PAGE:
or using completing the
square method, we get x

4
=
 (y
 1)^{2},
where the vertex V(x_{0},
y_{0}),
so V(4,
1). 
By
substituting y
 1
= t
obtained are 
x
=

t^{2}
+ 4 
y
= t
+ 1
the parametric equations of the parabola. 



::
The parametric equations of a
circle

The parametric equations of a
circle
centered at the origin with radius r

The parametric equations
of a
circle
centered at the origin with radius r, 
x
= r cos t 
y
= r sin t 
where, 0
< t < 2p. 
To
convert the above equations into Cartesian
coordinates, square
and add both equations, so we get 
x^{2}
+ y^{2}
= r^{2} 
as sin^{2}
t
+ cos^{2}
t = 1. 



The parametric equations of a
translated circle with center (x_{0}, y_{0}) and radius r

The parametric equations
of a
circle with center at (x_{0},
y_{0})
and
radius r, 
x
= x_{0}
+ r cos t 
y
= y_{0}
+ r sin t 
where, 0
< t < 2p. 
If
we write
the above equations, 
x
 x_{0}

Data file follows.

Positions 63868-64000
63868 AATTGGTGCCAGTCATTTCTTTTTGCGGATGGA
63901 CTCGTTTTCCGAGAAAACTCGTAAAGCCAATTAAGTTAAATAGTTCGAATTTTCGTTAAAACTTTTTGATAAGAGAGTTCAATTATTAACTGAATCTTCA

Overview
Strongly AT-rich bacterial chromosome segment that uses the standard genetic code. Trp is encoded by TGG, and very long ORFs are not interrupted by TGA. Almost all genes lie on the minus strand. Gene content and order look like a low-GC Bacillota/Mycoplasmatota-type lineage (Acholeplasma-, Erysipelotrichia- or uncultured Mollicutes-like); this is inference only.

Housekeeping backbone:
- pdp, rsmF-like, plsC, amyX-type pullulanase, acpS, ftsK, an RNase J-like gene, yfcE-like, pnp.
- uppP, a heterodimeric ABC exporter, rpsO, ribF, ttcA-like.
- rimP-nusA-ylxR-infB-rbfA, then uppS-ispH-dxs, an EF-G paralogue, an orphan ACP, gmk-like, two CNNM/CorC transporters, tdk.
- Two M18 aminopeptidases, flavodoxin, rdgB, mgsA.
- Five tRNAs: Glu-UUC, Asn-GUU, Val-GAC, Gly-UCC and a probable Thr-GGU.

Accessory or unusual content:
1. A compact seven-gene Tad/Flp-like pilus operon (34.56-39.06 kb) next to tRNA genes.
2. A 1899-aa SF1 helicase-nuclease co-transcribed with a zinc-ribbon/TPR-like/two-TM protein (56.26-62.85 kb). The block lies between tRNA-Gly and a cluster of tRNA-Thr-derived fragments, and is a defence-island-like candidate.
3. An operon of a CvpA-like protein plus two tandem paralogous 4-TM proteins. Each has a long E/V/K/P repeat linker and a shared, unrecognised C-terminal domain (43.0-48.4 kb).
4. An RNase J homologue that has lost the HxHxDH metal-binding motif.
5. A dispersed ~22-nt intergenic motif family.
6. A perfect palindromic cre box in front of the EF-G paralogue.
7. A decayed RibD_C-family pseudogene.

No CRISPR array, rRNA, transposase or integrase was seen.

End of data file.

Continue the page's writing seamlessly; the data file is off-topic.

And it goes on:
= r cos t 
y
 y_{0}
= r sin t 
then
square and add them, we get the
equation of the
translated circle in Cartesian coordinates, 
(x
 x_{0})^{2}
+
(y
 y_{0})^{2}
= r^{2}. 




::
The parametric equations of an
ellipse

The parametric equations of an ellipse
centered at the origin

Recall
the construction of a point of an ellipse using two concentric circles of radii equal to lengths of the

semiaxes a and b, with the center at the origin as shows the
figure,
then 
x
= a cos t 
y
= b sin t 
where, 0
< t < 2p. 
To
convert the above parametric equations into Cartesian
coordinates, divide the first
equation by
a
and the second by b, then square and add them, 

thus,
obtained is the standard equation of the ellipse. 



The parametric equations of a
translated
ellipse with center at (x_{0}, y_{0})

The parametric equations
of a translated ellipse with
center (x_{0},
y_{0})
and semiaxes a and b, 
x
= x_{0}
+ a cos t 
y
= y_{0}
+ b sin t
where, 0
< t < 2p. 
To
convert the above parametric equations into Cartesian
coordinates, we write them as 
x
 x_{0}
= a cos t 
y
 y_{0}
= b sin t 
and divide the first
equation by
a
and the second by b, then square and add
both equations, so we get